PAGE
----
On 9/24/2013 3:08 PM, Zak Metz wrote:
I have an existing COBOL application that cannot be changed, at least, let's say it can't.
The COBOL application accepts an input file of an arbitrary record length like so:
ASSIGN TO DISK-C1BMNAM
FILE STATUS C1BMNAM-FILE-STATUS
I want it to process the file sorted by a certain position/length (ZIP Code) determined at run time. But if I create an LF, it doesn't read it in order by key.
What I thought I could do was use OPNQRYF to do that sorting on the fly, something like:
OPNQRYF FILE((METZ3410/PF)) KEYFLD((*MAPFLD/ZIP)) MAPFLD((ZIP '%sst(pf 133 5)')) OPNID(C1BMNAM) SEQONLY(*NO) OPNSCOPE(*JOB)
That works for a file with one field. The COBOL is none-the-wiser.
But the input file might have multiple fields. All I know is the position/length.
Is there some way to make my MAPFLD substring the entire record without knowing what field the position/length actually falls into? I just want to substring the entire record.
Because the file may be very large, I do not want to take the performance hit of copying it to a single-field file. But if there were some other way to trick it...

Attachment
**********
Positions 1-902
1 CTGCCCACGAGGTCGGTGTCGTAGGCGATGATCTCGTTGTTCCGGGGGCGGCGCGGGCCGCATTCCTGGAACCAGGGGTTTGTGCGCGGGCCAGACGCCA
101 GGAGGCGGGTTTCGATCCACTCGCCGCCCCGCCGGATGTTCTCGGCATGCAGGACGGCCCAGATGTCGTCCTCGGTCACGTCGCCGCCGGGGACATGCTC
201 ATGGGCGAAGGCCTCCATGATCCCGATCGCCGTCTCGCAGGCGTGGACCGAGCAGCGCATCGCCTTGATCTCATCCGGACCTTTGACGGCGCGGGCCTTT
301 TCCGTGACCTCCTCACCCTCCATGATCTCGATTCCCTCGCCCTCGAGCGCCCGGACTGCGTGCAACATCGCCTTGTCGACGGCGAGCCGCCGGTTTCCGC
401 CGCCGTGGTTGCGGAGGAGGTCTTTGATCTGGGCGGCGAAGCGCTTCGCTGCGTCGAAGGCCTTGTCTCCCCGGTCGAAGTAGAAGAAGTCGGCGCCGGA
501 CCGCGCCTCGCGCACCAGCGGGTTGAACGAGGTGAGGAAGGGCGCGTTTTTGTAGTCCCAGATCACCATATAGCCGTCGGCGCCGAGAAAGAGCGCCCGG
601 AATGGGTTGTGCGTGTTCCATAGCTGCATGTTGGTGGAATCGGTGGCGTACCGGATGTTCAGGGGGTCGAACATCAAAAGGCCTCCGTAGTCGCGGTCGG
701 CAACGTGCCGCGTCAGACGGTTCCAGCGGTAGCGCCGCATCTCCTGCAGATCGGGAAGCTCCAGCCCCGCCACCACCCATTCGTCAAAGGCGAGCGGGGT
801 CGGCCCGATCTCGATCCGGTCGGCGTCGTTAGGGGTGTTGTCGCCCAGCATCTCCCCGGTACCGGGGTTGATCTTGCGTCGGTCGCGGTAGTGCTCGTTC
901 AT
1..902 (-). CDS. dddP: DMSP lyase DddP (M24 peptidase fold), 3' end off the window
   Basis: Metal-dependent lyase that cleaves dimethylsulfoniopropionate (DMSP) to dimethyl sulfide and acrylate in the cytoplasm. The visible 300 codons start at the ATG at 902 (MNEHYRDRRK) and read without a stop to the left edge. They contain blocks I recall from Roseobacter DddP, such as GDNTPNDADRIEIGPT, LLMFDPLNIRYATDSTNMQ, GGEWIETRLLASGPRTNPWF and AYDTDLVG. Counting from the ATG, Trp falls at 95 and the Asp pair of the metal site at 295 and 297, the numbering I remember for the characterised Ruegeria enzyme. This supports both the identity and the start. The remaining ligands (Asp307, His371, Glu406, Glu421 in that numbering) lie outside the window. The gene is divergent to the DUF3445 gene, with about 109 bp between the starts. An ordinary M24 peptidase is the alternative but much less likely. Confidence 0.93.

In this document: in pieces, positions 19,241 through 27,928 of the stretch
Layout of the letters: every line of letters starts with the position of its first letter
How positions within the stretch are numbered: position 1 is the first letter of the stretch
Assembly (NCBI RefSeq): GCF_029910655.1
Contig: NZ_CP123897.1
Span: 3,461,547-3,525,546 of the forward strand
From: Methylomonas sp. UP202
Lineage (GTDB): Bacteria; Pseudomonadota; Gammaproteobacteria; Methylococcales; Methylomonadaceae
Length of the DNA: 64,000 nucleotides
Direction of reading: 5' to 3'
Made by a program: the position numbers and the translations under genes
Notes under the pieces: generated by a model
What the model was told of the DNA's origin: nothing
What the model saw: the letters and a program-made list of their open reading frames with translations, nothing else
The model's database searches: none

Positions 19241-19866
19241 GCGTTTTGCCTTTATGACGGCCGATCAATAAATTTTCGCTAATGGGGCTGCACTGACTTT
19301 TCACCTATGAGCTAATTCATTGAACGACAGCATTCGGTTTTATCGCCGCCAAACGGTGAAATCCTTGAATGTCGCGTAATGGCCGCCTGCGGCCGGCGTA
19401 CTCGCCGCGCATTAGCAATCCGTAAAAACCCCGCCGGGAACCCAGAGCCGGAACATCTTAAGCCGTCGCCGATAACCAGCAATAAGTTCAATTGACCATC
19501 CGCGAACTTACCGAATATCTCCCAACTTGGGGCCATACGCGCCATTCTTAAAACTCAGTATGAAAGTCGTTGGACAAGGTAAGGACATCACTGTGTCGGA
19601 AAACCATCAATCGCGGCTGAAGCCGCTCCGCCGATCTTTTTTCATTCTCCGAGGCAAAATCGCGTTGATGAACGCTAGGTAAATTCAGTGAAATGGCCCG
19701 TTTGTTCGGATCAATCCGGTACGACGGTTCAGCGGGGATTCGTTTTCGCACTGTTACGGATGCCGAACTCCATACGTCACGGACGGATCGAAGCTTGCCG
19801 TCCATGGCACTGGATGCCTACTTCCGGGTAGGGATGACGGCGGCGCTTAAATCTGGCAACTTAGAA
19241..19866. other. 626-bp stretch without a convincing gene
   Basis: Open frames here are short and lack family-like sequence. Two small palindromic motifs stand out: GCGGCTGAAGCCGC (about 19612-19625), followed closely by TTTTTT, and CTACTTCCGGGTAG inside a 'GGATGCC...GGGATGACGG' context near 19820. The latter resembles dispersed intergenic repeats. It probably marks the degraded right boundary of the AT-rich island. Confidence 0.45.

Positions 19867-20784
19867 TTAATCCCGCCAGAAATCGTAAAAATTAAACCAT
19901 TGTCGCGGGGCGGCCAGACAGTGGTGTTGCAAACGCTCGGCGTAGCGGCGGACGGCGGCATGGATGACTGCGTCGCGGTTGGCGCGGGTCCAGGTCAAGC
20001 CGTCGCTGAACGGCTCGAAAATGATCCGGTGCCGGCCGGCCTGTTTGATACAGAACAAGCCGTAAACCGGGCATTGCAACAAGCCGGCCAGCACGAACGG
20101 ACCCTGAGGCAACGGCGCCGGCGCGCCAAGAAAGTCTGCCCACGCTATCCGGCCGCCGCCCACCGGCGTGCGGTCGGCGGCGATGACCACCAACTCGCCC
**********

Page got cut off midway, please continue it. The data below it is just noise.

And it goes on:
Thanks in advance for any and all suggestions.
I never imagined a tagalong sort would be a good fit in 2013.
I still don't.
This seems like a utility of some sort. If you're satisfied with the
OPNQRYF solution, consider writing a front-end that programmatically
generates those specs and compiles the CLP.
Considering the amount of work you are going to be going through to keep
the existing Cobol program unchanged, for the sake of completeness you
ought to consider the amount of work it would take to tweak the Cobol
This is the Midrange Systems Technical Discussion (MIDRANGE-L) mailing list
To post a message email: MIDRANGE-L@xxxxxxxxxxxx
To subscribe, unsubscribe, or change list options,
or email: MIDRANGE-L-request@xxxxxxxxxxxx
Before posting, please take a moment to review the archives
This mailing list archive is Copyright 1997-2013 by MIDRANGE dot COM and David Gibbs as a compilation work. Use of the archive is restricted to research of a business or technical nature. Any other uses are prohibited. Full details are available here. If you have questions about this, please contact